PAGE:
Simultaneous interpretation: When an interpreter works in simultaneous mode, she sits in a soundproof booth. Equipped with headphones and a microphone, she listens to the speaker and interprets his words into the target language in real time. Other people in the conference room listen to the interpretation through headsets. Since simultaneous interpreting requires constant focus, so interpreters work in teams of two: one interprets for 20 to 30 minutes while the other prepares for her next turn.
Whispering: A variant of simultaneous interpreting, where the interpreter interprets simultaneously in a low voice for one or two people without the use of the booths or sound equipment described above. Again, it is preferable for interpreters to work in teams of two and switch off every 20 to 30 minutes.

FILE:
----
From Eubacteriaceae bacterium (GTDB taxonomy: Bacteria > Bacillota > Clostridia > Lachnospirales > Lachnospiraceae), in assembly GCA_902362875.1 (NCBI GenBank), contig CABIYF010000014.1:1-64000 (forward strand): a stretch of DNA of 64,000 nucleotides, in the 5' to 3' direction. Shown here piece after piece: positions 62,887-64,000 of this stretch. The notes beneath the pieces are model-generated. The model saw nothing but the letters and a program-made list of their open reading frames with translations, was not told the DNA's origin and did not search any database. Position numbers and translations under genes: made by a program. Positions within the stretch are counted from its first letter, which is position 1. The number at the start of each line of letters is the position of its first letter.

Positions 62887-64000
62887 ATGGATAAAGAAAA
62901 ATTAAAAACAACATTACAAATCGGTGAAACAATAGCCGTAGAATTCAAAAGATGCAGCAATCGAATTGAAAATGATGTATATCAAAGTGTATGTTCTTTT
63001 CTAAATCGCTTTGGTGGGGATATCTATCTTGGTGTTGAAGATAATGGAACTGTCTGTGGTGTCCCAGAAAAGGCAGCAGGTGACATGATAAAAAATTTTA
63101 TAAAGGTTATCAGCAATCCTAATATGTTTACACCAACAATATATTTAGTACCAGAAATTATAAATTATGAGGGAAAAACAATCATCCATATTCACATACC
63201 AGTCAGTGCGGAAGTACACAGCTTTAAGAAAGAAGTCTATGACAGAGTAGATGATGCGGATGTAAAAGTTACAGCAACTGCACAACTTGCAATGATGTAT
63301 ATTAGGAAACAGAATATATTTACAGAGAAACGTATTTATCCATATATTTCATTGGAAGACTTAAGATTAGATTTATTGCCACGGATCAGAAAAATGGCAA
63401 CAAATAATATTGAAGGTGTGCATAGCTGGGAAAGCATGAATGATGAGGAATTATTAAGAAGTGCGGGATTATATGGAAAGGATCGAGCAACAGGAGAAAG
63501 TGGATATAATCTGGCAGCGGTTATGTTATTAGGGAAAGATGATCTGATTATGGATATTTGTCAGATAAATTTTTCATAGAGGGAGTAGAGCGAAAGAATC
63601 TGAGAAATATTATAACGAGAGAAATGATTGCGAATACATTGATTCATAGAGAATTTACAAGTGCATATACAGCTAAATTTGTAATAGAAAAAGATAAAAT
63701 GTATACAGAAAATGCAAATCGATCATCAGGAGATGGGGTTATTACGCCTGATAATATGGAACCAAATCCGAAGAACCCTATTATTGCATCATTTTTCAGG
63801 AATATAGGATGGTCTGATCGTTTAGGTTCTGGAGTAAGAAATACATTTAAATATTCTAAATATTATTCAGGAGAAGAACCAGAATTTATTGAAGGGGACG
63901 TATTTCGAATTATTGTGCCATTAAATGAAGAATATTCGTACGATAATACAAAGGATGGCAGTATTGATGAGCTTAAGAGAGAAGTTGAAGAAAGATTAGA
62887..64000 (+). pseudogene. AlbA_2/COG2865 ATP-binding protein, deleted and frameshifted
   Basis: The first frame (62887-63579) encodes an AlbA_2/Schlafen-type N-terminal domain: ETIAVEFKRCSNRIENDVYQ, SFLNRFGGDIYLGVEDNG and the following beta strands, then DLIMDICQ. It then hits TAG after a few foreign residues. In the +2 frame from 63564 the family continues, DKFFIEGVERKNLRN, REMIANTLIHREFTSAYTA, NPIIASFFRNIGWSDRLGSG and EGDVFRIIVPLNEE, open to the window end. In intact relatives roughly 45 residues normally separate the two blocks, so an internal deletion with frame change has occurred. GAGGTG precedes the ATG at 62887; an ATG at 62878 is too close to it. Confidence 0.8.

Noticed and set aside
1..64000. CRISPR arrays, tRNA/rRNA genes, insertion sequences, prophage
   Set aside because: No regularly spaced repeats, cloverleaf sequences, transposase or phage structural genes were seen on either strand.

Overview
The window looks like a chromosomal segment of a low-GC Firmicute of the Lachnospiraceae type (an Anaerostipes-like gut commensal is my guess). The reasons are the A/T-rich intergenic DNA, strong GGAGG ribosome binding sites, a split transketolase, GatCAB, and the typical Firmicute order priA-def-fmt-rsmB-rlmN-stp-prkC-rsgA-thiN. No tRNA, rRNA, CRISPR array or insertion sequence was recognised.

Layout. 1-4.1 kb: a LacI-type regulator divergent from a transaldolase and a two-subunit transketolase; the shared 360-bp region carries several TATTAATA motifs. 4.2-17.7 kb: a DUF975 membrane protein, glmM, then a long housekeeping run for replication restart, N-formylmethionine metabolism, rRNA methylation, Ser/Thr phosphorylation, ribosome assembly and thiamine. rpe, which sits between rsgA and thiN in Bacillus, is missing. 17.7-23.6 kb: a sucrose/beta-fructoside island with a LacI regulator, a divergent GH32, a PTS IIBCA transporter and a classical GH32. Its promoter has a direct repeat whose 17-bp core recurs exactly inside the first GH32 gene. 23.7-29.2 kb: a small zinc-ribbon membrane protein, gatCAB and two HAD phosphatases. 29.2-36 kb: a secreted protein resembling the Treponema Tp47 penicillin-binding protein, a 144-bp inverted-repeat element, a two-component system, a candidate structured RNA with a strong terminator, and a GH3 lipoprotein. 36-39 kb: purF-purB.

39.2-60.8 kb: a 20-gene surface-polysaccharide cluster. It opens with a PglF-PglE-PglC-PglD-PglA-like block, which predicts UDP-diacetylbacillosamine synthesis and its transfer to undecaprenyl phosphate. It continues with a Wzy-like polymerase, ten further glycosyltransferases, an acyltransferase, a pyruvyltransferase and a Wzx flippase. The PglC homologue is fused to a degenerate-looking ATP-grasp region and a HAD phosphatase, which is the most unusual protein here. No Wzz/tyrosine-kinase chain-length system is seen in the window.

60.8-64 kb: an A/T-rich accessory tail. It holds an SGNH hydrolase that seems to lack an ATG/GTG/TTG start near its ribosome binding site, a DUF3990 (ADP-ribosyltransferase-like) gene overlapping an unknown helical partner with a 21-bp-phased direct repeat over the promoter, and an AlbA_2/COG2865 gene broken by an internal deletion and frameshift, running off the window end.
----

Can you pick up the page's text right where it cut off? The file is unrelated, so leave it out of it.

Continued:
Consecutive interpretation: The interpreter takes notes during the speaker’s remarks and then delivers the interpretation once the speaker pauses. These pauses may occur every two to four minutes, depending on a variety of factors. In this mode, an interpreter may work alone for 30 to 45 minutes, after which time a break is required.
Translation/editing: Interpretation is spoken, whereas translation deals with the written word.
If a client already has a document written in English, the document can be edited in order to correct grammar and spelling errors, as well as any style issues.